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IN THE NEWS
TOUR OF THE MONTH
ON THIS DAY IN LONDON
18th October 1960 In Britain, News Chronicle and Daily Mail merge, and London Evening Star merges with Evening News
18th October 1950 Born today: Sheila White, London England, actress (I Claudius)
Charles Darwin's Down House
The house where Charles Darwin wrote On the Origin of Species.
Location: Luxted Road, Downe, Kent, BR6 7JT
Description: It was at Down House that Charles Darwin worked on his scientific theories, and wrote 'On the Origin of Species' by Means of Natural Selection the book which both scandalised and revolutionised the Victorian world when published in 1859.
The house remains much as it was when Darwin lived here. The rooms on the ground floor have been furnished to reflect the domestic life of the family, while the study holds his writing desk, chair and numerous objects connected with his work. The first floor offers an interactive exhibition on his life, research and discoveries.
English Heritage has restored the gardens to their appearance in Darwins time. Some of his outdoor experiments on natural selection are recreated in the garden and the greenhouse, with its orchids and carnivorous plants. The newly installed observation beehive will enable visitors to see honeybees at work building honeycombs, just as Darwin did almost 150 years ago when trying to prove his theory of evolution. Visitors can also stroll around the famous Sandwalk, the path Darwin paced as he worked out his ideas.
Charles Darwin bought Down House in 1842 intent on leaving the difficulties of life in central London at that time. He had been married for 3 years to Emma Wedgwood, and had two children. Down House seemed a place of safety away from Chartist riots, demonstrations and the noise of traffic as well as some of the diseases more easily spread in a big city. Although only 16 miles from central London, he described his new home as...
...at the extreme verge of the world
With the house was also about 18 acres of land, including a garden where Darwin later carried out many plant experiments, and a 15 acre field known as Great House Meadow, where he could graze a couple of horses and two cows. The name 'Great House' recalls the first known house here, built for John Know in 1651. It was in this field that Darwin observed how bumble bees were the sole pollinators of red clover and where he organised his children to watch for bumble bees which appeared to follow a regular flight path from tree to tree with special 'buzzing places' along the hedgerow.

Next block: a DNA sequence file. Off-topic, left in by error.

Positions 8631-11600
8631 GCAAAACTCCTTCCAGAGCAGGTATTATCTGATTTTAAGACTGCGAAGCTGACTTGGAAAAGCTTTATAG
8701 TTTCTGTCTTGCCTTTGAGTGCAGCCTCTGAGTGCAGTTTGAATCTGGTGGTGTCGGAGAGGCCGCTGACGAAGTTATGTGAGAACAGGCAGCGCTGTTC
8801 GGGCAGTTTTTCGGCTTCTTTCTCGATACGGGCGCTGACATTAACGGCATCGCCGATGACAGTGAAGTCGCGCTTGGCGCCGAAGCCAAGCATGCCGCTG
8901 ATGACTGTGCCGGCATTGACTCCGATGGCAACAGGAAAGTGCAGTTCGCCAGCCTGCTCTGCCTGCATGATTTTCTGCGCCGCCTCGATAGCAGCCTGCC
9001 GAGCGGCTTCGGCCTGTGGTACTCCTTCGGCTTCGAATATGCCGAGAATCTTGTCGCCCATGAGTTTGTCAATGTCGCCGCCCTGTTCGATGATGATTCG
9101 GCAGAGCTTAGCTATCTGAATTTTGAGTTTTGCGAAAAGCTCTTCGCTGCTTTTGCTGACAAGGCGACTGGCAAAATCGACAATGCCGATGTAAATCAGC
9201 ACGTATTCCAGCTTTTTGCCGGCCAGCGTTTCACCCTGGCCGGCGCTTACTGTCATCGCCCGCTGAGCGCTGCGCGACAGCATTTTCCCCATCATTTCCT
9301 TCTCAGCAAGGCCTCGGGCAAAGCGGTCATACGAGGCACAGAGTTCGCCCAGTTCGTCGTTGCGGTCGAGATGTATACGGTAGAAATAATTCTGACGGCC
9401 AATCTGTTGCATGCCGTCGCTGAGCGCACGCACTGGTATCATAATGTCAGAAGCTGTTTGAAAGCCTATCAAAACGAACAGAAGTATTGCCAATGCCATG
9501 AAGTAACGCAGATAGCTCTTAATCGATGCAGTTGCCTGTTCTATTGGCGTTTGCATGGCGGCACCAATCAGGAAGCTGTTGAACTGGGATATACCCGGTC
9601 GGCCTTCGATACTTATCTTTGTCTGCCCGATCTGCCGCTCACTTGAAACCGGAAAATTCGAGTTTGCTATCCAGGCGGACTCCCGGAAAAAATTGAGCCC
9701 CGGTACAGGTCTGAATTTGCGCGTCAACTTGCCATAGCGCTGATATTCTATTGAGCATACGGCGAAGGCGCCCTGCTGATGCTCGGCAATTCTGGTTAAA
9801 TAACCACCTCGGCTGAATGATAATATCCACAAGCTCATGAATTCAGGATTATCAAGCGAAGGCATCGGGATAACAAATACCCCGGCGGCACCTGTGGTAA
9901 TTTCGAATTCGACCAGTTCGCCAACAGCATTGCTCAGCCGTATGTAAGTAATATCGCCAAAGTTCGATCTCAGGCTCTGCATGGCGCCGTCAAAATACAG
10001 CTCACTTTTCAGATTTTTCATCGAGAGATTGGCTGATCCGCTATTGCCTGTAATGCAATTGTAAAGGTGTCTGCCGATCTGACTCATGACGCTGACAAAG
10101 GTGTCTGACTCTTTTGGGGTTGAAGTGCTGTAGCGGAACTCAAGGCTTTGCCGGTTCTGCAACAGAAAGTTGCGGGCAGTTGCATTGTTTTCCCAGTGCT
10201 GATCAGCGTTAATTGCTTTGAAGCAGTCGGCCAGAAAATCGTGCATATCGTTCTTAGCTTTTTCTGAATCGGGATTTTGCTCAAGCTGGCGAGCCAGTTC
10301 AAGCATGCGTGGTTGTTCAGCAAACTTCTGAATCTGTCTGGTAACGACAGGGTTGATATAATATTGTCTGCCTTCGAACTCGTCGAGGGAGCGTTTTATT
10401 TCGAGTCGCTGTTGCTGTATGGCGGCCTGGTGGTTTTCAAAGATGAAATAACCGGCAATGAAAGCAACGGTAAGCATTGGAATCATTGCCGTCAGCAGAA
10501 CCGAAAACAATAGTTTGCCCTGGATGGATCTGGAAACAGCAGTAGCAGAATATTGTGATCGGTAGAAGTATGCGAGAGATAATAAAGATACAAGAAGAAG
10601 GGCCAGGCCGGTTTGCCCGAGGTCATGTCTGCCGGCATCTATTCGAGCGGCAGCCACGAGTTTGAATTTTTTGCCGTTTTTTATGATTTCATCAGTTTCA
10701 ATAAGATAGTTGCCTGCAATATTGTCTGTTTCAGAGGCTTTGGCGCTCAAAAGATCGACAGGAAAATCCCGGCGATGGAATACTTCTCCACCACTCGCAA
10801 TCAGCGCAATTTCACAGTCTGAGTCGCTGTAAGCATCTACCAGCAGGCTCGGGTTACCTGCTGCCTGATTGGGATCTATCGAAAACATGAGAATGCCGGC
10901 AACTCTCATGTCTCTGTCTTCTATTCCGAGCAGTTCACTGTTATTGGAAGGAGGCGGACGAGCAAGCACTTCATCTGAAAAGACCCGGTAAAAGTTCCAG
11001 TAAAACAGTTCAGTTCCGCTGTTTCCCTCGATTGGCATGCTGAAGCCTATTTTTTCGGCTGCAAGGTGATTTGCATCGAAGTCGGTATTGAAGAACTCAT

Within Down House is Darwin's study where he carried out most of his scientific reading and writing, including his letter writing to colleagues around the world. In this room he had his microscope and carried our anatomical dissections and in the window he observed plant growth and movement in response to light. His indoor experiments also took place in the drawing room where he investigated the responses of earthworms to different sounds and vibration, reported in 'The formation of vegetable mould through the action of worms' (1881).
In the vegetable garden he carried out experiments on hardy plants including investigations of cultivated varieties of peas, beans, gooseberries and other fruit and vegetables reported in 'Variation of animals and plants under domestication' (1868), while in the neighbouring greenhouse Darwin studied plants from all over the world, many of them sent to him by Joseph Hooker, his friend and Director of Kew Gardens.
South west of Great House Meadow is Darwin's 'thinking path', also known as the Sandwalk, which leads around a small patch of woodland. Bordered on the east by an ancient wood boundary, the rest of this area was planted by Darwin, who rented and later bought it from the Lubbocks. Before he planted trees here in 1846, he had the land deep ploughed and observed that where this disturbance had occurred, charlock grew, but the next year he could no longer find it. Then in 1855 it reappeared where deep digging had occurred, prompting Darwin to dig some more trial areas, where once again charlock grew. This led him to suggest that,
'the power in seeds of retaining their vitality when buried in damp soil may well be an element in preserving the species'.